David Bebbington’s Evangelicalism in Modern Britain: A History from the 1730s to the 1980s (Routledge, 1989) was a compelling account of the history of the evangelical movement in the modern era. In it he traces the development of evangelical Christianity and marks out what has been for some time a widely accepted version of its distinguishing marks: conversionism, activism, biblicism, crucicentrism.
Yet, Bebbington’s quadrilateral rule has not been without its detractors, and his contention that evangelical Christianity arose in the eighteenth century era of Whitefield and Wesley has been questioned by a growing number of historians – that it was not so novel as Bebbington asserts. In this book, The Advent of Evangelicalism, Bebbington’s definition receives close analysis and critical engagement from various church historians and theologians such as Timothy George, Paul Helm, and Timothy Larson (to name only a few, this is a thick collection. Many thanks to B&H for the review Copy).
Underlying all the essays here – including Bebbington’s own response to them – is a fundamental (and I think relevant) question: “to what extent does evangelicalism of modern/postmodern times represent continuity and discontinuity with the preceding Christian story” (p. 14). The contributions all press Bebbington’s thesis that evangelicalism began as a novel movement in the Whitefield and Wesley era, and in doing so raise issues orbiting that central question.
For those interested in evangelicalism’s future and all the attending questions that get wrapped up with evangelical identity today this is a valuable collection to consider. Issues are raised concerning the relationship between evangelicalism and the Enlightenment, those formative influences pointed out by Bebbington such as Wesley and Whitefield are laid against those of Luther, Calvin, Cranmer, and Jonathan Edwards, and (very relevantly) the “conversionism” of Bebbington’s definition is put in conversation with the Protestant doctrines of scripture and assurance.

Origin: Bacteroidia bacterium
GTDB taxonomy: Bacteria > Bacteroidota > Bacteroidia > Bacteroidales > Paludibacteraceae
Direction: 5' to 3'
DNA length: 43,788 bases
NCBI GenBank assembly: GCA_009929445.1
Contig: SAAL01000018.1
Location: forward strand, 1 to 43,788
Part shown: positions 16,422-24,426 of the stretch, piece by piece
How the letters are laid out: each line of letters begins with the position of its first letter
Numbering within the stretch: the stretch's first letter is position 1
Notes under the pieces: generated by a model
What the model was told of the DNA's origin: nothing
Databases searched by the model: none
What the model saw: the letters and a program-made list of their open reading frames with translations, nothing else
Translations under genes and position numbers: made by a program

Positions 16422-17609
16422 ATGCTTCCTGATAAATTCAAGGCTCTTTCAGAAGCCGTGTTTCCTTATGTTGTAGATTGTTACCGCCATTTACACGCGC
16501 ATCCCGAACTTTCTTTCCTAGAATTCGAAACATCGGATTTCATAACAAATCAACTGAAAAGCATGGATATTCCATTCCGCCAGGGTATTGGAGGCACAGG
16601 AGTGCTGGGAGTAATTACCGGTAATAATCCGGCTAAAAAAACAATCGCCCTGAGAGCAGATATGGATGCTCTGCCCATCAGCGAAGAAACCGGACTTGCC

Evangelicals and Theology
All this is well and good (and valuable), but let me highlight one of Bebbington’s insights from his response essay related to evangelicals and theology. This is close to my heart as a teacher of Christian theology in a Christian liberal arts University. The faith of many of my students was formed in contexts hostile, or at least ambivalent, to theology, and I find myself continually curious about that phenomenon. Consider the following which Bebbington links the evangelical love for the Bible with an “instrumentalist” view of theology:
Evangelicals [...] champion[ed] doctrines that related directly to salvation, but the beliefs were appreciated chiefly as necessary instruments for converting people to Christ: ‘They cared for their truth’…’as a general cares for his guns and ammunition, or as a mechanic cares for his tools; not as an artist of genius cares for his canvas’ (p. 430).
If you grew up in an evangelical Christian environment does this describe your experience?
In my opinion, until evangelical theologians (no matter where they fall on the spectrum from custodial to progressive) can articulate a compelling view of Christian doctrine that remains both transparent to Scripture and rooted in the lived existences and practices of the Church, then our children will take their places in tomorrow’s church with a similarly anemic view of Christian theology. From what I see today there are some exciting voices which should be heard, John Webster, Kevin Vanhoozer, and Telford Work being only a few that come readily to mind.
Any others we should be watching?